“The major change to the fence ordinance is now a homeowner needs to come before the city council before making any changes to an already permitted fence,” Mayor Jerry Bennett said. “Before they were able to do so with just the permission of their neighbor; however, now any changes must first come directly before the city council.”
  Knox added that nowhere in the ordinance is there a legal written description on what constitutes the front of a house. Ald. A.J. Pasek felt not determining what constitutes the front of a house may cause future problems for the city.
  “We need to eventually determine what the front of the house is and include it in the ordinance,” he said.

Retro Reporter 1-23-14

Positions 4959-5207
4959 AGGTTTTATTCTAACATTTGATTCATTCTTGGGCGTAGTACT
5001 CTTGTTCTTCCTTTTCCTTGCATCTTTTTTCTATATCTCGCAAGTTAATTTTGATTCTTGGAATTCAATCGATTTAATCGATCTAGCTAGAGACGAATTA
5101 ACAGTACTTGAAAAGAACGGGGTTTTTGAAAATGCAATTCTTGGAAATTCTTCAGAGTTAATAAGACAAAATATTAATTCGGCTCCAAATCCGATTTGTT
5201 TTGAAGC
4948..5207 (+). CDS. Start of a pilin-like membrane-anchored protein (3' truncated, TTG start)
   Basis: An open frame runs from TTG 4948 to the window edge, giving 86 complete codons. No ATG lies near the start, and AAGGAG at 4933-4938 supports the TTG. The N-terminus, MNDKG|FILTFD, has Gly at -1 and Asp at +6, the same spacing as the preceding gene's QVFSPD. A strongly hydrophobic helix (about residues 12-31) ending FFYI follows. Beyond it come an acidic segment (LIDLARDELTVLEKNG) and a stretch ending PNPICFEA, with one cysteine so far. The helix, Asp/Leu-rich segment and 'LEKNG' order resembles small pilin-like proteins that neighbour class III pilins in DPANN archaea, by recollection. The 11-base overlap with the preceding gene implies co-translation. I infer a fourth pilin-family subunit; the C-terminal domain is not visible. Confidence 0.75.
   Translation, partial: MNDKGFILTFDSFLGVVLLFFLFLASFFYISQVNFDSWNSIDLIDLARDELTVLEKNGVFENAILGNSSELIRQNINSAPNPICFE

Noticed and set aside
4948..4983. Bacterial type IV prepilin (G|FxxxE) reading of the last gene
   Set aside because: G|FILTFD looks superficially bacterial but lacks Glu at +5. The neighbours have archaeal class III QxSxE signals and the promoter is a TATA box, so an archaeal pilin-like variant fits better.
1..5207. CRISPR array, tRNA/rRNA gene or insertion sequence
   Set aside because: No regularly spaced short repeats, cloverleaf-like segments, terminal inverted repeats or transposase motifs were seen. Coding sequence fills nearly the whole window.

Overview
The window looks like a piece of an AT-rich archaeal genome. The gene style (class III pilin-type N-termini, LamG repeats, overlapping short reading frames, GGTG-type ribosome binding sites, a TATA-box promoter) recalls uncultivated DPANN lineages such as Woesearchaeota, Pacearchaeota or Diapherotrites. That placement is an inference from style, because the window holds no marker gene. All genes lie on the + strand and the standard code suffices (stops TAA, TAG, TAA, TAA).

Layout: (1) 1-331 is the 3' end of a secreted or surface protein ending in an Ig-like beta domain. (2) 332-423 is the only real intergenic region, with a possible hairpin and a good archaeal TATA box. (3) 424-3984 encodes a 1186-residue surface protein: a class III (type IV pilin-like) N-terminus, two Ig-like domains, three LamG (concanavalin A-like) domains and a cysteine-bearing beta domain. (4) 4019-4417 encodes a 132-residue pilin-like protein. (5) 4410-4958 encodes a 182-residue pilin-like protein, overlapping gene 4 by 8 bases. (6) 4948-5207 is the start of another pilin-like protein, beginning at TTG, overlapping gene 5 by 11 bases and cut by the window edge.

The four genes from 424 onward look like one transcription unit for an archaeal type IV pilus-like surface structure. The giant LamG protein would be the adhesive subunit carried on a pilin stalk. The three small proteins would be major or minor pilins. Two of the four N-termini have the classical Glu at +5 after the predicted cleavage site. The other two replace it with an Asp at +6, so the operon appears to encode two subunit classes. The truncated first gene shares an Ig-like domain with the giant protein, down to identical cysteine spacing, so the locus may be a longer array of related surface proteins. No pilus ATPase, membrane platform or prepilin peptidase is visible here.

• Written by Compiled by Jeff Vorva

Retro Reporter Art

No toilets needed when the train comes once
50 years ago
From the Jan. 23 1964 edition
  The story: Worth’s Board of Trustees tabled a proposal to meet four times a month instead of the usual two. Trustee Jack Baldwin complained the committee meetings were going to midnight and that the board should hold special meetings on the second and fourth Mondays.
  The quote: “Ridiculous. There is only one train each way and they are very punctual. Nobody is kept waiting for the train to arrive, and if they miss it, there’s no use waiting around the depot. There won’t be another train.’’—The Wabash Railroad’s response in a letter denying Worth a toilet facility at its depot.